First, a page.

From The Men: It’s Not About Lust, It’s About Value
Editor’s Note: Matt Shedd blogs at The Unreformed and tweets at @sheddmatt. Today, he shares his story on masturbation, porn, lust, and value. He is a youth paster, a husband, and a good, good man. – Lauren
I spent eight years of my life living under the addiction of pornography and masturbation. The sin was mine; the guilt my own. There is not a single woman in the world who needs to apologize to me. It was never your fault.
It was mine.
Most of us guys start out finding porn not in any attempt to sin or lust, but out of sheer curiosity. We are young and just beginning to notice that the girls around us and especially the ones older than us are just different. The difference itself is almost intoxicating.
And so we look, lustfully yes, but lustful curious about why we are lusting!
None of this is new though, and the real issue isn’t what first brought me to pornography. The real issue is what kept me coming back. It is here, dear ladies, that I will ask a favor of you.
So often women get blamed for men’s lust and that is about the dumbest thing I’ve ever heard. It is not your dress that makes my mind impure. I have looked down more at the chest instead of the eyes more times than I can count, but trust me it is not your fault. As I guy I will find a way to lust when I want to lust.
What really trapped me in pornography for years? I didn’t feel valued. I felt like a body with no worth. I had no purpose, and worse, no inherent value. It was in the moments of worthlessness that I chose the only option I thought available to me: I dehumanized others through pornography and lust. I searched out women to call slut and whore. I sought those I could control because it was only in those moments of power that I could forget about my worthlessness.
This hurt and devaluation came from many areas. My parents valued me, but at this time of adolescents parents were not the affirmation I needed. My friends probably did value me, but sarcasm killed any sense of value I could have known.
But it was the girls, the ladies, the young and powerful women who cut the deepest. The words of the women around me emasculated me the most. I desperately wanted to be accepted by these girls. Girls were new to me, and I wanted to know that I had value to them; that in some way they needed me as I needed them. I am not talking about any sexual way, just the way human beings need each other. I wanted them to need me.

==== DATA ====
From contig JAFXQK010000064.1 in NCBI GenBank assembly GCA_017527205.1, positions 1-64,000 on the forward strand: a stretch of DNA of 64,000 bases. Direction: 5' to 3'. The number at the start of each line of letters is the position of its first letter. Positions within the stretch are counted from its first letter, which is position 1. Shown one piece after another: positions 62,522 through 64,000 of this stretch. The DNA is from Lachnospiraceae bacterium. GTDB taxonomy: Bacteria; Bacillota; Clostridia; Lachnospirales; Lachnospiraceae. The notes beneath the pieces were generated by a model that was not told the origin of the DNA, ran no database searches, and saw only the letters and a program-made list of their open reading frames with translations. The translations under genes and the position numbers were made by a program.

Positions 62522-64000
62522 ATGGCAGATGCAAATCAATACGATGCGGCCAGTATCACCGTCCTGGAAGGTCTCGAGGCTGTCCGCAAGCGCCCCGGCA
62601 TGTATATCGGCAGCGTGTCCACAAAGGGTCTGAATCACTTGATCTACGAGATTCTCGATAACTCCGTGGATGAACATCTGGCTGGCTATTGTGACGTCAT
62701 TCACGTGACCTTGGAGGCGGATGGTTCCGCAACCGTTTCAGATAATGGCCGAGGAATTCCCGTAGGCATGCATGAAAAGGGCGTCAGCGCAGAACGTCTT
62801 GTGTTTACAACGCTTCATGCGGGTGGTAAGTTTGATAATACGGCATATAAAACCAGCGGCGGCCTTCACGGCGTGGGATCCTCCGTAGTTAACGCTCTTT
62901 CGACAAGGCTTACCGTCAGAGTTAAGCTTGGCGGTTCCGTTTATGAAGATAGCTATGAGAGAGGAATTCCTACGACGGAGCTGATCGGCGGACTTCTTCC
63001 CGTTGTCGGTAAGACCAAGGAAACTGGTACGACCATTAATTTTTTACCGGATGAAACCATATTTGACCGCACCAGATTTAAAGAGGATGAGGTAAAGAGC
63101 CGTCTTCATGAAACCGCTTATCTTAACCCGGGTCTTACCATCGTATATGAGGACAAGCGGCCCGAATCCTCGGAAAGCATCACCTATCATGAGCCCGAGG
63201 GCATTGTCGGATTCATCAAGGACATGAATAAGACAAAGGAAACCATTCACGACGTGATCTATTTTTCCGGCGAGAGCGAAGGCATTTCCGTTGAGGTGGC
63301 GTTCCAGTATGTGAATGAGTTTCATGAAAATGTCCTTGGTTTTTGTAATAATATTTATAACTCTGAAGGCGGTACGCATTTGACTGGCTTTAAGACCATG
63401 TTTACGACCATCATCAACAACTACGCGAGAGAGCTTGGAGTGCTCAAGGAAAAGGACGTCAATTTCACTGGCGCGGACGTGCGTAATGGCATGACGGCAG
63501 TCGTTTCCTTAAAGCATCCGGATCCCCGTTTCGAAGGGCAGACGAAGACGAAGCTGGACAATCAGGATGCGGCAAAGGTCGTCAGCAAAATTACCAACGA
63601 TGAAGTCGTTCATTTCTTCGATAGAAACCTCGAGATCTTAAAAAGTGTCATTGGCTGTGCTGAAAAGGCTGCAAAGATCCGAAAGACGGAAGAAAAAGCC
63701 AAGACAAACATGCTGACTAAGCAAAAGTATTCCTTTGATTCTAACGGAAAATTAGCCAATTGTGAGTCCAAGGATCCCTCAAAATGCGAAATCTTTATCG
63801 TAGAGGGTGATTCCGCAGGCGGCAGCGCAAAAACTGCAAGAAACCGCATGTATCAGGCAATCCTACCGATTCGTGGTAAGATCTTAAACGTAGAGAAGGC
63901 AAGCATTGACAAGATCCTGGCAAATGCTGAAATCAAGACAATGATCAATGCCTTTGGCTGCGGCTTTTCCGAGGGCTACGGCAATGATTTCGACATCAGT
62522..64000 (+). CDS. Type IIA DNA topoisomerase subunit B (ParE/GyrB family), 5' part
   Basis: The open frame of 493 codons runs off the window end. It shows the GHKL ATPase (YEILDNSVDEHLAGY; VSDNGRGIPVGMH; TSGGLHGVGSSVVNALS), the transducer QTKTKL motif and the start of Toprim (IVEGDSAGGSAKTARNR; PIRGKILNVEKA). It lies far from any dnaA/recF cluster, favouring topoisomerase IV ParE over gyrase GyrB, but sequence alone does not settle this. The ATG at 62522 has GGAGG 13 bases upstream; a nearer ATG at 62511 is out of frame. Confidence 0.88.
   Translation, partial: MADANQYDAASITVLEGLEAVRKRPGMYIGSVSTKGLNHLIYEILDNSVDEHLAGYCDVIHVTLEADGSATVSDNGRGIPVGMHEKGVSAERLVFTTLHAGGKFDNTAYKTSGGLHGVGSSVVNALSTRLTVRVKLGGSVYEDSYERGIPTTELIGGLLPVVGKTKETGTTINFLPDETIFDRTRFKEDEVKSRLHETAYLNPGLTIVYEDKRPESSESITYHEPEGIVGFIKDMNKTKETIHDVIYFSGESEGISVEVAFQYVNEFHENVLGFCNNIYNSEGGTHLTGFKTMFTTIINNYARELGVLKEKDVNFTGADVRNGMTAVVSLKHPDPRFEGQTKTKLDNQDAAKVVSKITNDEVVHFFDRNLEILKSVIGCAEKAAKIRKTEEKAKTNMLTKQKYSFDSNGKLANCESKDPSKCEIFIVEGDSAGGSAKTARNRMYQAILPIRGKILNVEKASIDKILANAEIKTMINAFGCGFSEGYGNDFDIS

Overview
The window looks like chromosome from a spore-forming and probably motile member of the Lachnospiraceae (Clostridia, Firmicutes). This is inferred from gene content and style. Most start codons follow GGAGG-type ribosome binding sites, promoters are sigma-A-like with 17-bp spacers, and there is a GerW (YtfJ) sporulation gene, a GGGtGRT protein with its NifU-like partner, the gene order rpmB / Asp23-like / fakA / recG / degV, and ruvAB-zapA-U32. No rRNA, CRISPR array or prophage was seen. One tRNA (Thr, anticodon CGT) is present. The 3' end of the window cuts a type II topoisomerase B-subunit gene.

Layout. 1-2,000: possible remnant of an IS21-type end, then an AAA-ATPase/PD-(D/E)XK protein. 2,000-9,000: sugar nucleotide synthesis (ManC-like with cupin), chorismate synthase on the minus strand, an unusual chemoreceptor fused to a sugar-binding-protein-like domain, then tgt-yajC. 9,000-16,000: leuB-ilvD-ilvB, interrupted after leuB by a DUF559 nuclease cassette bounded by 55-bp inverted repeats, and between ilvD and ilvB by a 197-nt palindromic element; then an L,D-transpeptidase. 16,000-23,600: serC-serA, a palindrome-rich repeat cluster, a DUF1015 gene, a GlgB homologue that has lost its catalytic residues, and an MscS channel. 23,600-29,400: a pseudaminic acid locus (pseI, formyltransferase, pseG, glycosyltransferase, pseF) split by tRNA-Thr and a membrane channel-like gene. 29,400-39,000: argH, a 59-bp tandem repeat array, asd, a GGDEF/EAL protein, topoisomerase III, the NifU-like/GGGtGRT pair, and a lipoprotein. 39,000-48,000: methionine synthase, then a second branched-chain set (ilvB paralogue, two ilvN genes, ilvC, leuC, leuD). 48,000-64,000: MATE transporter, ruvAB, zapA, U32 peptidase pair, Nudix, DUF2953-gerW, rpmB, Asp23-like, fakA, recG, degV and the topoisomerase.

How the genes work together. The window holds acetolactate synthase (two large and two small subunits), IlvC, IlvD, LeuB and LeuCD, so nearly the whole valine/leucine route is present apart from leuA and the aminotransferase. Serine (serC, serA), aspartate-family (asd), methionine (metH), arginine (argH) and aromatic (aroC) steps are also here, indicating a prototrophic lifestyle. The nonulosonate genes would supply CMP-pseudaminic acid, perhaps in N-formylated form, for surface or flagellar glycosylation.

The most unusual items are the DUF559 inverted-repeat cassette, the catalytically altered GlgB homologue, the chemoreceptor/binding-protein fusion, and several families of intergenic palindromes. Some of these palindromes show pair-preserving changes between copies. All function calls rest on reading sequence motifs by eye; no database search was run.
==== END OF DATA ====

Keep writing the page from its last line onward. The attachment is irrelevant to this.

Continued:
They clearly did not. One girl regularly called me gross. My greasy junior high hair was not my fault, but they couldn’t have known that at the time. As the girls chose who to hang out with, I was never part of the “in” crowd. At church it was worse. These girls would flirt to get me to help them, or to take them somewhere only to ditch me later.
Ladies, that stuff hurts.
It was not until college that I found out two important truths:
- My value comes from Christ alone.
- People value who values them.
The first is the clear root of my sin—I was looking for my value in women, not in Christ. Once I felt the love and acceptance of Christ, I stopped trying to be what I thought women wanted; I started being what Christ wanted me from me.
I started loving his way. I started showing value to the women in the school. I started encouraging them to pursue dreams. I sought their opinions on deep matters of faith, and I shared my haunting past— because in Christ, women and men are all valued, loved, and empowered. As I did this, a wonderful thing happened: women started empowering me as well. They started encouraging me and pushing me and challenging me. The encouragement that they gave allowed me to pursue God more fully.
Ladies, if I could share one thing with you today it would be this: empower the men around you. It really isn’t about dress codes and lustful eyes; it’s about worth. One of the great warnings to young men in the Old Testament is to avoid women who continually bring you down. The reason is simple: you as a woman have the ability to empower or emasculate.
Now that I am married, I am telling you that I can face any discouragements at work, from friends or enemies I may face—as long as I know my wife believes in me. She has the power to build me up or tear me down with her words. She is a great encourager. She has given life to me.
The best way to empower the men around you is to encourage their walk of faith. Nothing will go farther in building healthy friendships with men than reminding them of their responsibilities as part of the community of faith. Push them to excel in those areas.
Also, please validate the good that comes from their mind. When they fall prey to lust, don’t tell them how disgusted you are (it destroys and dehumanizes), instead let them know that you know they are better men than what they just showed. Let them know that you have seen the good in them, and that you want them to pursue that good.
Lastly, please pray for the men in your life. We all really struggle with what it means to be a “man.” We all struggle with feelings of worthlessness. We need not only your encouragement but help from the Holy Spirit.
Pray with us and for us.
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